The TV premiere I’ve been most excited for this year happened on Halloween night, and if you’re wondering why my words have the airy contentment of complete satisfaction, it’s because Ash vs. Evil Dead was a complete delight.
Sometimes when you build something up in your head too much, it can lead to disappointment. For a prime example, see Star Wars Episodes 1-3. But other times, a sequel/prequel/spinoff/remake can be so ripe as to almost seem like it experiences itself for you. It’s been more than 20 years since my introduction to the greatest horror property of them all, the Evil Dead trilogy, and for almost that entire time, all I’ve been able to think about is how perfect a return engagement for Bruce Campbell and Sam Raimi could—nay, would be.
The story of a dull-witted braggart with terrible judgment who stumbles a*s-first into one mess after another, but can then turn on almost mythic heroics when absolutely necessary, the films followed the misadventures of S-Mart employee Ash Williams. Played by Bruce Campbell, Ash is a sort of a bumbling Indiana Jones without the advanced degrees and from closer to the northern border. Call him Michigan Jones. Each is more nutty and enjoyable than the last, and captured a now seemingly lost art of warm-hearted horror.
This was Raimi’s gift to film lovers during the dark period of the late 70s and early 80s, when horror made the full transition from the Roger Corman era, which was marked by more comedy and less gore, to the Wes Craven era, which featured man’s inhumanity to man as its main scare, as opposed to supernatural sources. The films coming out at that time were bleaker, scarier, and more violent than anything audiences had seen. But then came a film, Evil Dead, which managed to be gory, inventive, humorous, and scary without being soul-crushing.
In the intervening years we’ve been drip-fed revivals in the form of comic books, video games, and fan fiction galore. There was even brief talk of Ash facing off against Michael Myers (villain of the Halloween series) onscreen. And then out of nowhere, with Hollywood caught up in the intoxicating musk of reviving fan favorite properties, Starz greenlit a Raimi-produced/directed, Campbell-starring revival of the property for TV. And the early results are in.
The premiere was bloody, profane, and hilarious. Ash has some new friends to help him, in the form of two 20-somethings that work with him in the housewares department, which is good because this time around the evil does not seem confined to any small areas (like a cabin deep in the woods, for instance). The show also did a masterful job of paying homage to the gags of the original, without shamelessly redoing them. The highlight is a showdown with a possessed children’s doll, a head-nod to Ash’s showdown with a team of mini-Ashes in Army of Darkness. The series also has some totally new bells and whistles to go with a new medium in a new millennium.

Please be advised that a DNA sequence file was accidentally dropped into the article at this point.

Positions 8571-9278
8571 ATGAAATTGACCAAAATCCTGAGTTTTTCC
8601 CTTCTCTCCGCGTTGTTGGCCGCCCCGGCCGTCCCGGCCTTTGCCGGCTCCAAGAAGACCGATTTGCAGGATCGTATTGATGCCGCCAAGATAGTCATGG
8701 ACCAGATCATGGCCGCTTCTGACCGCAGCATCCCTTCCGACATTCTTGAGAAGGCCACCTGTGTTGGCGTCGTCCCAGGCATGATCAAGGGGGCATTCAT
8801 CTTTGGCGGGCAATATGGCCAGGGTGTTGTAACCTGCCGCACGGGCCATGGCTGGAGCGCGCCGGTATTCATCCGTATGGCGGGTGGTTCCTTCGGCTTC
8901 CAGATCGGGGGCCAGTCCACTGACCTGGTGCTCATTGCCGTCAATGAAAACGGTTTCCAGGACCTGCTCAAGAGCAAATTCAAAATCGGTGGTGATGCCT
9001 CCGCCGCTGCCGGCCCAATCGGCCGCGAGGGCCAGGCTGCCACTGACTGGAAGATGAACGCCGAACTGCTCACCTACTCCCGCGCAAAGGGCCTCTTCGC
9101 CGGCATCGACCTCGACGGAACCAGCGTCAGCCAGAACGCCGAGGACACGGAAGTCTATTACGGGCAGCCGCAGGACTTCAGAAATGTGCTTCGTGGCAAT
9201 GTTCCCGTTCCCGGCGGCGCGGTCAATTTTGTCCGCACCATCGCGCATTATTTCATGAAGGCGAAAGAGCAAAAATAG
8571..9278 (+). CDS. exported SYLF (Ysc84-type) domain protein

For one thing, the gore is actually more graphic than it was in the original films, which is both a sign of the times and a blessing. With great gore comes great responsibility, and the former Spiderman helmsman, Raimi, is the unequivocal master of getting the most out of his gore. Another thing that jumps out is the R-rated language, another sign of the times. In 1992, you can bet there was no chance Army of Darkness was going to have the adult language of the 2015 version, but for TV to now make the movies blush with its foul mouth is really quite a thing.
But of course the thing that really ties the whole thing together is the incomparable Campbell. He moves on the screen with the spryness of a man half his age, and his likable everyman makes the comedy and action scenes he’s in absolute pleasures. Fans of his recent turns on shows like Burn Notice, who may be unfamiliar with his larger body of work, will likely be blown away by the charisma and screen presence of Campbell.
It was everything I’ve been waiting on for the last 20 years, so you can bet I’ll continue to watch Ash. For people unfamiliar with the source material, you’re going to want to watch Evil Dead, Evil Dead II, and Army of Darkness before you chop this one up. But you’ll be glad you did.
Ash vs. Evil Dead airs on Starz on Saturdays at 9 p.m.
By Ygal Kaufman